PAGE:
During my mentoring session this morning one of my colleagues posed an interesting dilemma.  The famous success trap.  She was asked to lead development of a solution rapidly.  Which she did famously, so much so that the offering made the IT press channels by word of mouth rather than a publicity campaign.  The problem though is now the company she is working for wants to scale selling it.  The problem however is that the company or rather the various stakeholders in the company don’t understand that the offering is not a simple shrink-wrap product, it is a mixture of product and service and requires customization via configuration setting tuned to the way each organization works and their respective infrastructures.  Thus a marketing person can’t sell a license, have the customer download, install and be successful.  However, marketing just wants a 10 minute dog and pony show from the development organization so they can spread it through the channels to sell just like previous products.

The problem is she needs to either find a service organization that can develop the deep knowledge and readiness collateral to support such or develop such, however, the organization she works in has not come to grips with the concept od services yet.  The way this skunkworks project was successful creates a problem for the organization that understands silos and hierarchy.  It was tough enough to incorporate agile but dynamic groups in addition is a tough pill to swallow.  As I continue my R&D on Enterprise Architecture methodology, I’m thinking there maybe a change formula that will help senior management more accurately understand the challenges of change.  Something like:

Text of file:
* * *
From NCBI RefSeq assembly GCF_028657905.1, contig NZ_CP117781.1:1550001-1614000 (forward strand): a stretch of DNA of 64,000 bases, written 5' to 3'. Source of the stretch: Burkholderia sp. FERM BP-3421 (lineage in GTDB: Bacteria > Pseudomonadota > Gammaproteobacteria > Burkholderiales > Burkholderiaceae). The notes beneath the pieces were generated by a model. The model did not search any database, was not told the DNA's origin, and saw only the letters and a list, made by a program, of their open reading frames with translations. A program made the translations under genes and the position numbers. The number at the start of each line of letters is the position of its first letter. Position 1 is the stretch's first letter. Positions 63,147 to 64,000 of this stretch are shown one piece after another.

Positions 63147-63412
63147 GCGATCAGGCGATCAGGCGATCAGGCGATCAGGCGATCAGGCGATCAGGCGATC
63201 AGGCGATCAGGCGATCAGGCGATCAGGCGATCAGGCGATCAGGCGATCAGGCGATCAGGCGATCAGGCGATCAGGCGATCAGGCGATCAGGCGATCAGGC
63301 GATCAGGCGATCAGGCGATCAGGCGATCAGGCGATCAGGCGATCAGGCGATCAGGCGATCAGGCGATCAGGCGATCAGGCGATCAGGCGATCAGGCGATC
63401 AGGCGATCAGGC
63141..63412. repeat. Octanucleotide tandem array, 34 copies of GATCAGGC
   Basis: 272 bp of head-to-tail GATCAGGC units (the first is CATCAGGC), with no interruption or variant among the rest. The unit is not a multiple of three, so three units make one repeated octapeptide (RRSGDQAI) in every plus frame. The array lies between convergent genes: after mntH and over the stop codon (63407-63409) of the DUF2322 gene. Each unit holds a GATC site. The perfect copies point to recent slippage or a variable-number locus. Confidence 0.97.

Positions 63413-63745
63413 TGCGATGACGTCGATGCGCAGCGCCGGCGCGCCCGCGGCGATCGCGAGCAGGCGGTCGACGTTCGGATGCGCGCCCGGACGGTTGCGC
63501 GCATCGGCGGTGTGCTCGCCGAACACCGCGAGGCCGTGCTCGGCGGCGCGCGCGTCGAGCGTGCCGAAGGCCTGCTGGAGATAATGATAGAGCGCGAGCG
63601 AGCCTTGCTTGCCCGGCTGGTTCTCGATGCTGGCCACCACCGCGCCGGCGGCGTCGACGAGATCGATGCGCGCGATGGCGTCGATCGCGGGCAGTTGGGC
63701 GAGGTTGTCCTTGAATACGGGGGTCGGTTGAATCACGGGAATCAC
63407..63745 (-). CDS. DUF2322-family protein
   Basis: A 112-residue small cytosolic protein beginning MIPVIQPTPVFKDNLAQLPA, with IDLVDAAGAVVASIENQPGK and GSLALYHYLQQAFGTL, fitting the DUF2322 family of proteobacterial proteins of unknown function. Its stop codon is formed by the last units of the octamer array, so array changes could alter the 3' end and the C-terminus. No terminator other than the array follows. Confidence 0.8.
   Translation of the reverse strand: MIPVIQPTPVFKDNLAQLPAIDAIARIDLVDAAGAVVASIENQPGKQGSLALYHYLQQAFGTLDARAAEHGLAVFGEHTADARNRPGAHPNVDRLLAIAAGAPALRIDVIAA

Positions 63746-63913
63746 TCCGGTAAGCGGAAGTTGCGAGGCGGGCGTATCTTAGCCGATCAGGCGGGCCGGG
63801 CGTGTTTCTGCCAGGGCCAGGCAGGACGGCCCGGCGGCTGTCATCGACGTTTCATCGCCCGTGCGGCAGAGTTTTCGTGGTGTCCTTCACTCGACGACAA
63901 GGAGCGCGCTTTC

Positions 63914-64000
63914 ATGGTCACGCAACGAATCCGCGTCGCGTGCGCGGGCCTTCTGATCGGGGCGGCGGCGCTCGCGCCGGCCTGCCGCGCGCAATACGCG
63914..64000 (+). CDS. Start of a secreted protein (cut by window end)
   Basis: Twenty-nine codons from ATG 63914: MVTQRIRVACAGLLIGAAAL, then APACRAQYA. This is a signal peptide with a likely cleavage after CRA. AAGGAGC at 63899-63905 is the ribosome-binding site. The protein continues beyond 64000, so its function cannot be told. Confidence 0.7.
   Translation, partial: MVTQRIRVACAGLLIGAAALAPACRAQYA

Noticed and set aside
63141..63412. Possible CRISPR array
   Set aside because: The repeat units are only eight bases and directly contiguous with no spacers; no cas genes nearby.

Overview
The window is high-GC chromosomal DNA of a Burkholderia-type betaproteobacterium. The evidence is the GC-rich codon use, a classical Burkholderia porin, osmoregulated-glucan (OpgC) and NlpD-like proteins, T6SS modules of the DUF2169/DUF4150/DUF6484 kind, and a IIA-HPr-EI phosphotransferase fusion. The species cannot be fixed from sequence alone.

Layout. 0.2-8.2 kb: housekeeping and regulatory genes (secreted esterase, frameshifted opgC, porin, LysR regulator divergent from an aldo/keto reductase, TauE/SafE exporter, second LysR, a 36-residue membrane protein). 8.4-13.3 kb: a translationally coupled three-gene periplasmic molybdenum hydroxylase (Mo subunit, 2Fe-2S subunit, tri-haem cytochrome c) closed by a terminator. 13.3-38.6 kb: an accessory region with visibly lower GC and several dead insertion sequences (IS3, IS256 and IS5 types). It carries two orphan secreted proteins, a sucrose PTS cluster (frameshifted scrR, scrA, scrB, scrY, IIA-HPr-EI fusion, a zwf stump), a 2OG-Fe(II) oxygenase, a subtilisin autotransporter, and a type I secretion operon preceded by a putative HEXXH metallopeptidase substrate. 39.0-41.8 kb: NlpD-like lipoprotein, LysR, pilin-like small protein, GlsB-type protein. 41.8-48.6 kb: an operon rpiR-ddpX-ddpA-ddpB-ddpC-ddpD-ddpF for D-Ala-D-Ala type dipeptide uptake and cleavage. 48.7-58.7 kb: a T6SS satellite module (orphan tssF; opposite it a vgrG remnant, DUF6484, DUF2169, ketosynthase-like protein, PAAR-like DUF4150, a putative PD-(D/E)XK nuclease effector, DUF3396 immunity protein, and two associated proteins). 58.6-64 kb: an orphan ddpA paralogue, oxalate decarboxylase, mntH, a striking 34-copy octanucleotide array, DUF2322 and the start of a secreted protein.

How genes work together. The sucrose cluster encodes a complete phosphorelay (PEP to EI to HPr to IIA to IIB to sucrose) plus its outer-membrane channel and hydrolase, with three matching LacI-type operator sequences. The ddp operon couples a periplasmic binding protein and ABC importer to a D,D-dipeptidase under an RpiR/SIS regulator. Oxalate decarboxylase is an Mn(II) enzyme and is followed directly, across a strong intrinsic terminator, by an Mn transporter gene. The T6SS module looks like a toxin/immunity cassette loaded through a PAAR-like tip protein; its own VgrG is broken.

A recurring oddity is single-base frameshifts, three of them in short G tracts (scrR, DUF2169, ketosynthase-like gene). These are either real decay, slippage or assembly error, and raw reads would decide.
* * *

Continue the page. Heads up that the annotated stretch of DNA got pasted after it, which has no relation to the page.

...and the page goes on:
Change Challenge = { [Organizational Structure Change] x [Process Change] x [Business Model Change] x [Technology Change]} / [Adoption Period]

 

Or a vector model that shows the multiple change dimensions above yields a significant change (e.g., moving 4″ vertical and 4″ horizontal in actual distance is more than 4″.Over 5 1/2 inches which may be too far for the organization to reach in a short period of time).

IT Planning Issues

Several of the problems I’ve been noticing with all the Portfolio and IT Planning methodologies are the build-in assumptions in the process:

Most often in I see planning committees act if the transformations are developed and implemented as simple greenfield or state changes; current state “a” then state “b”.  In most situations this is never the case.  Typically one is forced to address changing the tire while the wheels are turning.  On a small scale initiative such as a software upgrade this is possible but still problematic, witness all the planning for deployments vendors do from readiness to rollback planning.  Businesses are much more complex so when a mission critical component used continuously goes down all hell breaks loose (e.g., Airline Reservation Systems).